Investments in tools and staff are investments for the future
Mattoon, Ill.—The future of the collision repair industry is certainly dependent on many unforeseen factors, but as technology and OE repair processes evolve, so must Tim Paap, owner of Paap Auto Body. In a primarily rural market, Paap has adapted and succeeded to ensure that whatever may come, his shop and staff are adequately prepared to accept the challenges coming down the proverbial pipeline.
“I’m involved heavily with the Collision Advice Legacy Group which is spearheaded by Mike Anderson. We go to training facilities all over the country in order to see what is new in the industry. We are able to keep one step ahead of what is coming,” Paap said.
He added that the group is held to high standards with certain criteria and a high level of commitment that’s required to become involved. “We meet every three months and discuss what we need to do to continue to be successful.”
The involvement led to multiple investments that Paap knew he must to make in order to ensure that his shop was fully equipped for the future.
“I recently purchased a new Car-O-Liner bench rack and Vision X3 Measuring System which should help reduce cycle time. We also added a Robinair AC-1234yf refrigerant machine, purchased from Specialty Paint in Decatur and a pair of REVO curing systems from ATI (Automotive Technology Inc.) in St. Louis.”
He also acquired a Quantum EFX camera from Axalta, which has impressed Lead Paint Technician Chad Elsea with its accuracy. “We have been able to reduce our need for spraying samples significantly since getting this camera,” he said. “You take three photos from the area you want to match and then the software analyzes and provides the exact color needed for the vehicle.”
The camera was purchased from Performance Refinish Supply in Terre Haute, where Paap sources all of his Axalta paint. Paap says they make multiple deliveries per week and have a dedicated stocking system in place to ensure the shop never runs dry.
The shop uses OE replacement parts as dictated by OEM procedures and when insurance companies and customers are willing to pay. Most replacement parts are sourced from Weir Wholesale in Red Bud, which has a dedicated twice-a-day delivery system that provides OE collision and mechanical replacement parts for a majority of manufacturers the shop repairs. When aftermarket parts are required, they are purchased from Keystone Automotive.
Paap is adamant about using factory scan tools. “OE scan tools are the only way to go. There are a lot of good aftermarket tools out there but none of them can find all of the codes like the OE can.”
Paap and his technicians hook every vehicle that comes in to the shop up to their asTech device, which can be remotely monitored by an OEM technician who will analyze the data on an OE scan tool and advise as to the next steps needed in the repair process.
Although OE scan tools and parts are preferred, Paap is not convinced that OE certifications are going to be necessary. “I used to think that carrying OE certifications was going to be the key to staying competitive, but I am not sure anymore. We have multiple OE certifications, but until these manufacturers get serious about restricting parts replacement and require only OEM parts, I will remain skeptical. Why join an OE program if the work is not going to follow?”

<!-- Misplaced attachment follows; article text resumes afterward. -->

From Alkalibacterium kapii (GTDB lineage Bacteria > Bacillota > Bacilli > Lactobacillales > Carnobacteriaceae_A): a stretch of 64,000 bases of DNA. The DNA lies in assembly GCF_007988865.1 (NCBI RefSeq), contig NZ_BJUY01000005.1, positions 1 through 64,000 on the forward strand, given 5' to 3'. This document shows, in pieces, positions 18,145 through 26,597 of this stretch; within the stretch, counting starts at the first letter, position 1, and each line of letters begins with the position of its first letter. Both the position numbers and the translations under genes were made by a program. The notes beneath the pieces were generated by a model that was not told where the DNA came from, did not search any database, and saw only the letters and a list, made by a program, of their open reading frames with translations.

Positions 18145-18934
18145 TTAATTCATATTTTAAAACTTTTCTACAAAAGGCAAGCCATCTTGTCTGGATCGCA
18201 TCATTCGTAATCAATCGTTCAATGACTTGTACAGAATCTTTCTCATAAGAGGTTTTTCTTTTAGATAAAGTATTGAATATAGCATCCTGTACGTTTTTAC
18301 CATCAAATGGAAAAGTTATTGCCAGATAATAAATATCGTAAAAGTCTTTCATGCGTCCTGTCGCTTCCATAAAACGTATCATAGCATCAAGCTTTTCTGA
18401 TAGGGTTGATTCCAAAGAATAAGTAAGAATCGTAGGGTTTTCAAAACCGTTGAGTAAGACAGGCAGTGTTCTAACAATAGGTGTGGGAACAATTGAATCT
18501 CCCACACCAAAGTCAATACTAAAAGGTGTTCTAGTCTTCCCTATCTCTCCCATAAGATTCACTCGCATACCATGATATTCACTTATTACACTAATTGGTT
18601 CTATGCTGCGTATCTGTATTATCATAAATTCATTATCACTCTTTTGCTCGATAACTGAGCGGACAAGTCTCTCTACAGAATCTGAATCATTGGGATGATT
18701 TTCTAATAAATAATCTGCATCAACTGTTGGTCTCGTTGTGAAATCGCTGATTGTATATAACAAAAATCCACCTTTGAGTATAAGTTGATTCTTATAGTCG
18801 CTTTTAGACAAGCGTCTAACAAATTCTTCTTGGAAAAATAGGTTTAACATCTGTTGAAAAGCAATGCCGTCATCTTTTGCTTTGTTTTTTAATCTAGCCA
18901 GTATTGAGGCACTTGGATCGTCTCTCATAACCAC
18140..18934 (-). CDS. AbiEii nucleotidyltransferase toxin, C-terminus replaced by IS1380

Growing their own techs
Paap is preparing the next generation of techs through an in-house apprenticeship program he recently developed.
“I tried hiring technicians out of local tech programs but it was clear right away that they were not being trained with current technology or with the proper motivation to do a high-quality job.”
Paap recently hired a student right out of high school with the intention of training him properly in a real shop setting. “We had to make sure that we had the right person before we decided to invest the time and money. For the first month they are strictly overhead but at the same time you do not want to rush someone along that will not be ready.”
The program has the new technician shadowing for the first few months and then Paap transitions them to working side by side with another technician. As time goes on they will allow the apprentice to branch out to tasks that they feel comfortable doing on their own. “We had him start with bumper covers and door panels. Now he has moved into doing radiator supports and condensers. We are about six months into the training and anticipate that after one year he will be transitioned to a fully commissioned technician who will be able to turn a profit on his own.”
Proper SOPs and organization are also crucial to the success Paap has maintained in the 17 years of the shop’s existence. “I have photos hanging in every workstation to remind the guys where things need to go. I also have SOPs laminated and posted to ensure procedures are followed every single time.
“The collision industry is changing at such a rapid pace that you have to be almost like liquid. You have to be able to move and fall into place with whatever changes come and go. If you are set in your ways and willing to settle for mediocrity, then you will not be around for very long.”